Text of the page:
Richard McKenzie goes on to show how the 9/11 terrorists still kill Americans every day, because their attack distorted the perceived risks and relative prices of air vs. automobile travel, and jacked up both security costs and flight delays. Professor McKenzie also explores the unintended consequences of well-meaning efforts to spur the use of environmentally friendly fuels: starvation among millions of people around the world, and the destruction of rainforests in Malaysia and Indonesia.
How can these things be? If you think you know the answers, think again. Why Popcorn Costs So Much at the Movies, And Other Pricing Puzzles shows you that the real reasons are sophisticated and surprising – and in Professor McKenzie’s hands, both informative and entertaining.
You won’t need a degree in economics to enjoy this fascinating book, just an armchair and an inquiring mind.
"This is one of the very best books on pricing. If you are looking to understand the economics of the world around you, you can do no better than to start here."Tyler Cowen, George Mason University; economics blogger of "www.marginalrevolution.com""Truly liberating. Using a series of fascinating enigmas we’ve all encountered in our daily lives, Richard McKenzie reveals how the real economic world works. Highly readable. Extraordinarily enlightening."W. Michael Cox, senior vice president and chief economist at the Federal Reserve Bank of Dallas"Anything we think about every day is important. And who goes a day without thinking about prices? But prices are more important than most people realize. If you are interested in reducing pollution from cars, or not being fooled into paying too much, or too little, for products, or in just getting the best deal on popcorn at the movies, you will benefit from knowing more about prices than most people do. And there is no easier, or entertaining, way of finding out more on how and why prices are important than by reading McKenzie's fascinating book Why Popcorn Costs So Much at the Movies, And other Pricing Puzzles. And are people really fooled by all those prices that end in 99 cents? You'll be surprised."
Dwight Lee, University of Georgia
Enthralling, entertaining, any yet at a high scientific stage
UCI economist Richard McKenzie gets across why prices matter, and how - for simply everybody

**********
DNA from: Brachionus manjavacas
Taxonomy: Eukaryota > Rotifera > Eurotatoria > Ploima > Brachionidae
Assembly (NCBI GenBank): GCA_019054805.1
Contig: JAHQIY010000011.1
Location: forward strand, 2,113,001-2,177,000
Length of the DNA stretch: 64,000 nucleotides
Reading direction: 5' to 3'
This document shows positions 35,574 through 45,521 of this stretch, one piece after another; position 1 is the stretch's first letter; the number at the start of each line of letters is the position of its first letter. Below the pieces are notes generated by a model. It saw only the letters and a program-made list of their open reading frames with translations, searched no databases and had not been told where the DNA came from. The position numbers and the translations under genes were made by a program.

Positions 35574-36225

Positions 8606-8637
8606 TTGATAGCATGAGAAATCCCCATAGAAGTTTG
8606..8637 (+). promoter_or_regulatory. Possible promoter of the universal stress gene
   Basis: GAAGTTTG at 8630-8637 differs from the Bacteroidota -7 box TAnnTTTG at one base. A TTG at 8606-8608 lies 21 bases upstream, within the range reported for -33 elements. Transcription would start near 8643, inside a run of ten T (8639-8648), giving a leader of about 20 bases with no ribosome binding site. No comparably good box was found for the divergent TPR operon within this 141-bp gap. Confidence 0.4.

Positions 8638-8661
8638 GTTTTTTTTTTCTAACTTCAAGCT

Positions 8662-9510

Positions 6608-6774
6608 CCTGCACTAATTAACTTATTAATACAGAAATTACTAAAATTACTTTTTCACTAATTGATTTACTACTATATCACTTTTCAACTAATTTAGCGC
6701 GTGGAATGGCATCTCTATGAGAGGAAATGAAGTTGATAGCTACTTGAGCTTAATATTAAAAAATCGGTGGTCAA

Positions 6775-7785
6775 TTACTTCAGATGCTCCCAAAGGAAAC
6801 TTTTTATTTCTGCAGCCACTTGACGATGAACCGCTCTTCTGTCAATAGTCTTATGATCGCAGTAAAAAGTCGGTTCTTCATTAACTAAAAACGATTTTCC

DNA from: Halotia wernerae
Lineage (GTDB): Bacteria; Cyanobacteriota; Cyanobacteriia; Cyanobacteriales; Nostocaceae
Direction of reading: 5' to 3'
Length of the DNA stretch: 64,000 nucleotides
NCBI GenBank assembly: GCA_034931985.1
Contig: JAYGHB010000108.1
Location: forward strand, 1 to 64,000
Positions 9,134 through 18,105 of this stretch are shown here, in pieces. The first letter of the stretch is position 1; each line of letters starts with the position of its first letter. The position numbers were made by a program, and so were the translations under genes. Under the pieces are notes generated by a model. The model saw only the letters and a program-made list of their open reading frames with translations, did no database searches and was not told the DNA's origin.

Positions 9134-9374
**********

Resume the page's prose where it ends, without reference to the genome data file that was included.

This entertaining book seeks to unravel an array of pricing puzzles from the one captured in the book’s title to why so many prices end with "9" (as in $2.99 or $179), to why ink cartridges can cost as much as printers, to why stores use sales, coupons, and rebates. Along the way, economist Richard McKenzie explains how the 9/11 terrorists have, through the effects of their heinous acts on the relative prices of various modes of travel, killed more Americans since 9/11 than they killed that fateful day. Professor McKenzie also explains how well-meaning efforts to spur the use of alternative, supposedly environmentally friendly fuels have caused starvation among millions of people around the world and have given rise to the deforestation of rainforests in Malaysia and Indonesia. How can this be? If you think you already have an answer, read on. The solutions to these and other such pricing puzzles are more sophisticated and surprising than you likely now think.
“Richard McKenzie's latest book “Why Popcorn Costs So Much at the Movies... and Other Pricing Puzzles” (Springer, 2008) is an absolute whiz to read and learn from, like his 1975 tour de force “The New World of Economics”… I write to thank you for your most recent book which I have read and am rereading. It is wonderful. I use that term not because I am bereft of more formal and high sounding adjectives but because it is, for me at least, accurate.” 28 August 2008 (Brent Wheeler, Brent Wheeler Limited)
“I read about . . . your new book ‘Why Popcorn Costs So Much at the Movies’, which is excellent, by the way--much better than a lot of the other new econ books out there trying to explain everything.” 4 September 2008 (Mark Skousen, Benjamin Franklin Chair of Management, Grantham University, Author of ‘The Big Three in Economics: Adam Smith, Karl Marx, and John Maynard Keynes’)